But even as Macron comes out on top, second-place Le Pen and far-right support in France is growing, the 44-year-old has publicly acknowledged that “nothing is certain” in the hard race to become France’s next leader. “.
Le Pen spent Saturday reaching voters in Saint-Rémy-sur-Avre, a village in northwestern France, where he visited an antiques market.
While campaigning on Friday, the two candidates were told their different stances on Muslim religious dress in public places – Le Pen wants headscarves banned in France, a country with Europe’s largest Muslim population. Is. Le Pen and Macron were both confronted by women in headscarves who asked why their clothing choices should be caught up in politics.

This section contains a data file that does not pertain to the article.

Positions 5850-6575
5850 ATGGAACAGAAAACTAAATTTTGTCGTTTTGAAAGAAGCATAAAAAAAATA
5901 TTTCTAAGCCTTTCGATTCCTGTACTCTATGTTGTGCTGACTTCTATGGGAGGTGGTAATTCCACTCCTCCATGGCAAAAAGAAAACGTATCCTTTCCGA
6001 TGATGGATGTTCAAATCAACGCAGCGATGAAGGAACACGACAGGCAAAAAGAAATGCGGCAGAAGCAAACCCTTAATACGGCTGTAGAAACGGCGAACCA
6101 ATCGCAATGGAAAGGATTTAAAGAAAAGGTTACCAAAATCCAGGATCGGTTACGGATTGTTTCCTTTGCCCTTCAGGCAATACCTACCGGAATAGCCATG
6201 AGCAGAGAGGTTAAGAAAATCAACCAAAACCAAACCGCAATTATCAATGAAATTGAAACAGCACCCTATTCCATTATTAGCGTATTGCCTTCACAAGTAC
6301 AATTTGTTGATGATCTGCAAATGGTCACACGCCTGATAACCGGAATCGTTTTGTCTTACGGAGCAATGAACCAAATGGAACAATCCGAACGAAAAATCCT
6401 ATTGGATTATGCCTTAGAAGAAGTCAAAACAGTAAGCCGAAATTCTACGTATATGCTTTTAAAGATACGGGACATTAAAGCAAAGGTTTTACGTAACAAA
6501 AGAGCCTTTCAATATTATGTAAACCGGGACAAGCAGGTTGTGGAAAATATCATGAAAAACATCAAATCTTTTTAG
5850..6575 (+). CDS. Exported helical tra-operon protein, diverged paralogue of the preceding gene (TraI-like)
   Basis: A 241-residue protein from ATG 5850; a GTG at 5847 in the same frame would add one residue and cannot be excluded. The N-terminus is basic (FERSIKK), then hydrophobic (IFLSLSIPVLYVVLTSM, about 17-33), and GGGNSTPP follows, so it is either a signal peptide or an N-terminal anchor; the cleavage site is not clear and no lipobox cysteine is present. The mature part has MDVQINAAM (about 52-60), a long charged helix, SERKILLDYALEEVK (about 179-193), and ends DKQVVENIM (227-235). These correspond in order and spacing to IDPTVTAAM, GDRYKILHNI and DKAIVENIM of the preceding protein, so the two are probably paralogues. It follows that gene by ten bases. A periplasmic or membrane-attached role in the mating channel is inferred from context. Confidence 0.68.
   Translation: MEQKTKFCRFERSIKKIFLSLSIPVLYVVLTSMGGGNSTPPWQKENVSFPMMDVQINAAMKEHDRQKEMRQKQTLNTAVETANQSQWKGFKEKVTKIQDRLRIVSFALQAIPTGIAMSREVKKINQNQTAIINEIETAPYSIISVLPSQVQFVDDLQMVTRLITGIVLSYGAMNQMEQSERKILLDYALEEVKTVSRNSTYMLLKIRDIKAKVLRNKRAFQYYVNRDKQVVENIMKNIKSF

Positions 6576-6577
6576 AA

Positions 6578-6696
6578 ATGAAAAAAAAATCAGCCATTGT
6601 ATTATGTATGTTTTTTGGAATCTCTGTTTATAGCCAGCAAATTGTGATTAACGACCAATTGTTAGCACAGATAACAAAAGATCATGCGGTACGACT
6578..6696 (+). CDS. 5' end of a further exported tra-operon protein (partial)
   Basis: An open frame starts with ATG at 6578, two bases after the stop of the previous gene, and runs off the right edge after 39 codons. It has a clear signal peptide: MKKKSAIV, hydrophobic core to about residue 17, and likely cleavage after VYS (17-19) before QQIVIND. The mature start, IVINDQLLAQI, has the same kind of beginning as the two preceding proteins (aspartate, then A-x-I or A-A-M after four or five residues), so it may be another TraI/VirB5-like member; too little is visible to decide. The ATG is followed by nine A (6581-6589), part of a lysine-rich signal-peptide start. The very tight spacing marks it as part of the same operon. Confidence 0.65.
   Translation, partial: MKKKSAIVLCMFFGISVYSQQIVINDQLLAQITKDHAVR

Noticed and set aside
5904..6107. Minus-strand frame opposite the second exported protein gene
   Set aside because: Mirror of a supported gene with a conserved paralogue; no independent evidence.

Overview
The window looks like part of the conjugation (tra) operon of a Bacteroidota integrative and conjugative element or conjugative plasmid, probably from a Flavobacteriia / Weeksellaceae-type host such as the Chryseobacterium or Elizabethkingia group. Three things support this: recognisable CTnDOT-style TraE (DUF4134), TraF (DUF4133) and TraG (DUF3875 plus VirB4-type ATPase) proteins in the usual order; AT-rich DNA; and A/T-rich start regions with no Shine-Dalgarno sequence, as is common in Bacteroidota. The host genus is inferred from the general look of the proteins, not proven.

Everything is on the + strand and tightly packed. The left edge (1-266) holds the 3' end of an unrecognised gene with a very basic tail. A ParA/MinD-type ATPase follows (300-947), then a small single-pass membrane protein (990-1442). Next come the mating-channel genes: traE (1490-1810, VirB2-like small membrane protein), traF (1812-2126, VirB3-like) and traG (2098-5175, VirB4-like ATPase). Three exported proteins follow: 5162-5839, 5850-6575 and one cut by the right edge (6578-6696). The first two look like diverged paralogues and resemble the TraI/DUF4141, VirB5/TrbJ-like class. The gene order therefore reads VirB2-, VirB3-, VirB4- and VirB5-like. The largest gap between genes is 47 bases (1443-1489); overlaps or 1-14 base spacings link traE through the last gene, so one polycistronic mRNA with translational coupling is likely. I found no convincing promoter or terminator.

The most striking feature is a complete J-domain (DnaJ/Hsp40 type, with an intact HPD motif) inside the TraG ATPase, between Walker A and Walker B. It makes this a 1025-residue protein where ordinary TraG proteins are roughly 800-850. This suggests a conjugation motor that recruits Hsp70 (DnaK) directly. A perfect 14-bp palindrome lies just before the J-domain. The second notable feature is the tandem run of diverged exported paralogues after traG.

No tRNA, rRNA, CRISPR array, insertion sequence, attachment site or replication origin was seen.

Across France, protesters are demonstrating against a range of issues ahead of the second and final presidential election.
In the center of Paris on Saturday, environmental group Extinction Rebellion began a three-day demonstration against France’s inaction on climate issues. Activists say they aim to “put climate issues back at the center of the presidential debate.”
Hundreds of activists from environmental group XR are also asking both presidential candidates to make a commitment to protect the environment.